Don’t plant all the seeds of one vegetable at the same time (yes, I read one should spread out the planting time or face the consequences but I was so anxious to get the darn seeds in the ground).  We’ve been inundated with 20+ spinach plants, all giants, ate radishes for what seemed like three meals a day for weeks (and felt guilty as they burst out of the ground, begging to be pulled because we couldn’t keep up), and are about to be conquered by hoards of lettuce.  Neighbors, friends, family – come get your greens for the next few weeks.  Wait ’til the peas come out… then we’re in trouble.

Thin.  It’s hard to get rid of handsome seedlings but the results later will be worth the immediate sorrow.  The remaining plants will grow into much more beautiful, hearty edibles.

Don’t thin during the heat of the day if you’re hoping to move the healthy-looking seedling to a new spot in an attempt to avoid the sorrow of wasting perfectly good young plants.  The sun will have it’s way and melt the transplants in a matter of 20 minutes…. sorry broccoli and spinach.

If you do thin & attempt transplant during the heat of day, homemade tents (for instance out of sticks, bandanas, and clothespins or whatever else can serve to create a tent-like structure) can save the sheltered plants… yay for the lucky ones that got the tents.

Put up a perimeter fence taller than 18 inches.  Eighteen inches is enough to keep out the rabbits but not neighborhood dogs and the self-appointed taste-tester cat.

Give the poor peas a space to climb early on.  Otherwise one must get creative with ways to train the established plants with their empty, flailing little arms reaching for something, anything to grab on to.

Do not crowd corn and bush beans; they need their space.  I am afraid of the kingdoms of weeds ruling amongst those congested plants.

Veg garden

Plant cool crops like spinach, lettuce, and radishes early.  They can handle the cooler weather and we can benefit from earlier harvests (but remember to plant in succession).

Don’t procrastinate on starting seeds indoors.  Just do it and then don’t forget to water.

Make the garden bigger!  Next year I want to add cucumbers, squash, strawberries, kohlrabi, garlic, more tomatoes, and so much more!

Learn about companion planting.  This will help with pest control and will encourage healthy growth.

I decided to join the blogging community after much deliberation.  I was hesitant because, in some ways, it seems rather narcissistic of me.  However, I’ve been reading a blog (http://simplereduce.wordpress.com/) for the last year-and-a-half and it has really changed my actions and how I live.  I’ve realized blogging is just a newer way of sharing ideas in a more informal way and I believe information exchange can only bring good things overall.  Also, a friend (thanks, Siri!) opened my eyes to the concept further when we attempted a blog between us and I realized it can be a great way to start discussions and share ideas.   So I figure I’ll give it a shot and maybe it could be some sort of forum for discussions and idea-exchanges.  If nothing else, it will act as a journal for me to be able to look back at how I used to approach some matters; change can happen so subtly that without record, one may not remember how it used to be.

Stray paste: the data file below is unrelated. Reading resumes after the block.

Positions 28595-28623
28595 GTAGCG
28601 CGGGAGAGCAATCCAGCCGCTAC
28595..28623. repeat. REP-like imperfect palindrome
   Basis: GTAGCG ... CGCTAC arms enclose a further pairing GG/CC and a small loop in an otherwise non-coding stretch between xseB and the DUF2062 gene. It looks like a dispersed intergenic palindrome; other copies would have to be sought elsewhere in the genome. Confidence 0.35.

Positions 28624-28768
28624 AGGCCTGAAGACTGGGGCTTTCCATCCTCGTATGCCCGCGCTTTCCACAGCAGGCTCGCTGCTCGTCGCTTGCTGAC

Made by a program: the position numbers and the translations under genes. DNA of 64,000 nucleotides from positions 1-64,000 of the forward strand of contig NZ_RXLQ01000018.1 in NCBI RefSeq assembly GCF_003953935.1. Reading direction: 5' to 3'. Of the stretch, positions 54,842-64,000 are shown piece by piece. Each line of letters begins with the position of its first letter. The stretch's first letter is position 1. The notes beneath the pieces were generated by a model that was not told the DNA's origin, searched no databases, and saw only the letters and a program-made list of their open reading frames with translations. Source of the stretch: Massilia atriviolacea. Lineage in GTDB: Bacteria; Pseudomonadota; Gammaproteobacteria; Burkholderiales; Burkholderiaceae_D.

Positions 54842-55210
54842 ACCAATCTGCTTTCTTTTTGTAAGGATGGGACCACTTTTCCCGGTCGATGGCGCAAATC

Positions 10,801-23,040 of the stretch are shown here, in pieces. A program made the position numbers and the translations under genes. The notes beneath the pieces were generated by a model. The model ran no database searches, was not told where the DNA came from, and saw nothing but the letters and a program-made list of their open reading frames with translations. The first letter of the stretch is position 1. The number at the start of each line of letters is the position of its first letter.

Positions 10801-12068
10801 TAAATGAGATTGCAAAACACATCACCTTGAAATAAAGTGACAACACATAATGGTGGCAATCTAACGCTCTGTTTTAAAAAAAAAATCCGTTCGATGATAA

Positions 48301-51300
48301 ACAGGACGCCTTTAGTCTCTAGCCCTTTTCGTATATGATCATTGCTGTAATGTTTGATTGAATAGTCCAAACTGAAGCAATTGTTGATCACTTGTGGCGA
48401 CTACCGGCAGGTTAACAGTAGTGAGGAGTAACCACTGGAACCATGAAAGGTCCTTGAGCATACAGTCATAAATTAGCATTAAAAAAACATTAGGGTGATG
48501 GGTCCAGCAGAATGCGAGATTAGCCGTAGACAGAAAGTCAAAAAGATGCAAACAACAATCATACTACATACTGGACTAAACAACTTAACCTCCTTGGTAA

Through the changes I’ve been making, I realized a few weeks back that I feel I am living much more deliberately these days; one foot is placed in front of the other and I am noticing it and it feels good!  (Hence, the name of this blog.)   I am taking more time to do what some may consider mundane tasks and in the process I have more time to think and I find that I really enjoy hanging the laundry on the line – I’m all alone with my thoughts and the fresh air and it provides opportunity to notice the environment in which I live.  Plus it feels great to know I’m saving energy and my clothes smell wonderful.

I hope also to document some of my gardening experiences and mishaps so that I can remember next planting season what I want to do differently.  What a sharp learning curve I am going through!  This is my first year with a vegetable garden and it has become the most beautiful sight.  I was worried that nothing would grow; in actuality I think there isn’t anything that hasn’t grown with vigor.  So far we’ve only been able to indulge in the radishes, spinach, and tomatoes, but they are the best I’ve ever tasted – really.  Every day I check on the other vegetables with anticipation to see how much closer we are to harvesting them. 

So friends and family, you’re welcome into my sharing of new adventures of trials, tribulations, and triumphs into simpler, lighter living – all which, for me, seems to be leading me into more deliberate, and therefore more content, living.  I encourage comments of all sorts: plain old comments, ideas, encouragement, challenges – any thoughts at all!

June 2018